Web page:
The Global Talent Competitiveness Index, which is released every year on the first day of the World Economic Forum (WEF), has ranked India at the 81st position on the 2018 Global Talent Competitiveness Index (GTCI). This is a marked improvement from its last years’ position of 92 and 89th rank in 2016, yet the report also highlights the many challenges that plague talent in the country.
Switzerland continued its winning streak and ended up at the top position on the GTCI. The GTCI website reads, “Developed by INSEAD, the Adecco Group, and TATA Communications, the GTCI provides a benchmarking tool for governments, cities, businesses and not-for-profit organizations to help design their talent strategies, overcome talent mismatches and be competitive in the global marketplace.” Insead’s website describes the index as “an annual benchmarking report that measures the ability of countries to compete for talent. The index measures how countries grow, attract and retain talent, and provides a resource for decision-makers to develop strategies for boosting their talent competitiveness.” Each year the index focuses on one crucial aspect of talent, and this year the theme was ‘Diversity for Competitiveness’. The index is in its fifth edition this year.
The index ranks a total of 119 countries. Overall, European countries dominate the top slots in the list, and 15 countries from the continent made it to the top twenty-five countries of the GTCI 2018:
3. United States of America
8. United Kingdom
12. New Zealand
17. United Arab Emirates
25. Czech Republic
While the United States rose one position (from 4th to 3rd), United Kingdom fell from the 3rd position last year to eighth this year. Despite the improvement, India was ranked the lowest amongst BRICS nations, a tradition that has been carried over from 2017. China (43), Russia (53), South Africa (63) and Brazil (73) have all improved their positions this year. The report says that despite slowing growth in emerging markets, BRICS cannot be ignored in the global talent race; while India may be the worst performing country in the group overall, it has scored average in the fields of Formal Education (67), Lifelong Learning (37) and General Knowledge Skills (63). The report also warned that India faces “serious risk of worsening brain drain” as it ranks 98th in luring back talented diaspora and ranks 99th in retaining its own talent. The report says, “Without a doubt, an improvement in India would have the greatest impact in terms of the pool of talent not only in this region but also globally. As discussed in the BRICS section, India has been able to create a stable pool of Global Knowledge Skills but it has suffered in the Retain pillar (99th). Although diasporas have been engaged successfully in some industries, a great deal of talent continues to leave the country, and thus India still experiences a brain drain.”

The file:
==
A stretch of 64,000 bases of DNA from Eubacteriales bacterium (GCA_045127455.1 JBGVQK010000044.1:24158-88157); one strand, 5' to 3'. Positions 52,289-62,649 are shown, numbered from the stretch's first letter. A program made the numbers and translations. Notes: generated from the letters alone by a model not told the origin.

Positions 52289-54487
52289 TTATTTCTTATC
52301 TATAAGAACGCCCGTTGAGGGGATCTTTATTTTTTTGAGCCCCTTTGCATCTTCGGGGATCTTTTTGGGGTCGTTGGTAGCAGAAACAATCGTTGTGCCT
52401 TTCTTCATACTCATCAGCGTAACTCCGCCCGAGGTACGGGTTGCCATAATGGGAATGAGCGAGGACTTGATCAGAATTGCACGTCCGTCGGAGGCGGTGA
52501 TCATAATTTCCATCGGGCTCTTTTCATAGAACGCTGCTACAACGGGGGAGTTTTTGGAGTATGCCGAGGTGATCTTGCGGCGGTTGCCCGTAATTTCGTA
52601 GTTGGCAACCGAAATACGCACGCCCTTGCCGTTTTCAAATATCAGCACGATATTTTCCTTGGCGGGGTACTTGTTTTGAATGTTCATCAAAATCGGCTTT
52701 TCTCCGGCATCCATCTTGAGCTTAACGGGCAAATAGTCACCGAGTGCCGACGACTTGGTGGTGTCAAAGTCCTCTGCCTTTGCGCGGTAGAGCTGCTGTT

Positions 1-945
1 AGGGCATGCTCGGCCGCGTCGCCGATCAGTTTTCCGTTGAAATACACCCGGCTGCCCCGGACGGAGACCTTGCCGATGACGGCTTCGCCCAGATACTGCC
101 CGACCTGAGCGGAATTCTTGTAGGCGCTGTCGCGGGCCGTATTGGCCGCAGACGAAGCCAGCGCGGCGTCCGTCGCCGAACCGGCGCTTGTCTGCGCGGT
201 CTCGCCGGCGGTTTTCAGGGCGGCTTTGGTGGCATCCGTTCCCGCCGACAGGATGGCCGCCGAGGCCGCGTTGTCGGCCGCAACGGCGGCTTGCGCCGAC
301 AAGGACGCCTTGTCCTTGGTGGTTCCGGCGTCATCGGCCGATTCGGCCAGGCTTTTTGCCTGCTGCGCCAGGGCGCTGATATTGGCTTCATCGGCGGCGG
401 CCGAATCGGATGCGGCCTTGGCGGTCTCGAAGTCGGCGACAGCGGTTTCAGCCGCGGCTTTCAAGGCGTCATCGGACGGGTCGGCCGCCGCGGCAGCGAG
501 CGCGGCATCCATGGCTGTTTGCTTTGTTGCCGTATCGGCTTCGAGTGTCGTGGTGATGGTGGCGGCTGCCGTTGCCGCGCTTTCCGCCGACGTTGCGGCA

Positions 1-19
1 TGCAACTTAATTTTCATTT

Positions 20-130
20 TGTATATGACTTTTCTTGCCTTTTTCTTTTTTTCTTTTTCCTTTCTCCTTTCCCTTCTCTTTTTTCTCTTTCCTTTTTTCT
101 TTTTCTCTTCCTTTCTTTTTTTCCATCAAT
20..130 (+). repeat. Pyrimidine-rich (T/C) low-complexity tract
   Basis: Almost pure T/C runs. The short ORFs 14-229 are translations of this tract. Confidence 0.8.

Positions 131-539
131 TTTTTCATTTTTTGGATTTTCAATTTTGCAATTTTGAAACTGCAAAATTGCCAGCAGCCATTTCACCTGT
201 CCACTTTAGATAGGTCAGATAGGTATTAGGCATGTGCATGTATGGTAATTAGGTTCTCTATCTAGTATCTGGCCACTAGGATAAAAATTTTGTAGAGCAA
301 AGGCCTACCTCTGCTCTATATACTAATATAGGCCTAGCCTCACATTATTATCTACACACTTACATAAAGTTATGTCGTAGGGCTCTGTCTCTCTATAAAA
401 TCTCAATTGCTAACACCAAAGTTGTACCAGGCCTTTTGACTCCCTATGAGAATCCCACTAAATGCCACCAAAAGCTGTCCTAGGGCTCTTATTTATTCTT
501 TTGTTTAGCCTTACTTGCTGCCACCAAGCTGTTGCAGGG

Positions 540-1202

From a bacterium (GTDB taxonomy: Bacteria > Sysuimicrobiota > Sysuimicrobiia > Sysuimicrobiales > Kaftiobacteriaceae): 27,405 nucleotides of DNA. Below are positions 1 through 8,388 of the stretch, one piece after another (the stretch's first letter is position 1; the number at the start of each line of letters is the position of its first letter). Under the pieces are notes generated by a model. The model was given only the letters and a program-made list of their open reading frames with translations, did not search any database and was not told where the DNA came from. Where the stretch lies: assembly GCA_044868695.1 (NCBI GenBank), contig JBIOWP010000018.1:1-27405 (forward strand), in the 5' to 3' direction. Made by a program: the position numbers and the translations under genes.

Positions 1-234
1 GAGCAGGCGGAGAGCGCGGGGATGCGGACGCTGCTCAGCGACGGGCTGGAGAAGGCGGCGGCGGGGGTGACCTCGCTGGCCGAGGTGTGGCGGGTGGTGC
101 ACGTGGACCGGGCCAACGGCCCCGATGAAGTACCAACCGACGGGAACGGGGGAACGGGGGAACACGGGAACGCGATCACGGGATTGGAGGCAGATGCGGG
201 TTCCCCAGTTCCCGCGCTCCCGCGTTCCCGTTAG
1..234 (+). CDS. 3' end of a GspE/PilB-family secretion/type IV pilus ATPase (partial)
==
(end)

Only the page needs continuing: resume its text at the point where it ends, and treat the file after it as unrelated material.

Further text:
The pattern is undeniably evident: high-income countries with robust education and skilling systems accumulate towards the top of the list, whereas, lower income countries which are unable to manage their human capital effectively appear much lower. In terms of city rankings, Zurich (Switzerland), Stockholm (Sweden) and Oslo (Norway) secured the top three positions as global talent champions. As pointed out by this Tata Communications release, top-ranking countries and cities have ‘flexible regulatory and business landscape’, ‘employment policies which combine flexibility’ and social protection’ and ‘external and internal openness’. The report also concludes that diversity holds untapped potential for competitiveness.
The report serves as an exhaustive and data-rich information source for comprehending talent trends in the world, and of different countries. Furthermore, it discusses in great detail the varied factors that have direct, and indirect, impact on the performance of talent in different regions, and analyses shortcomings, strengths and opportunities for countries as well. It is highly recommended to any individual who wishes to understand the complex and dynamic issues of talent competition and management, for it will help attain a comprehensive understanding of global and domestic forces that dictate talent competitiveness.
You can access the complete report here.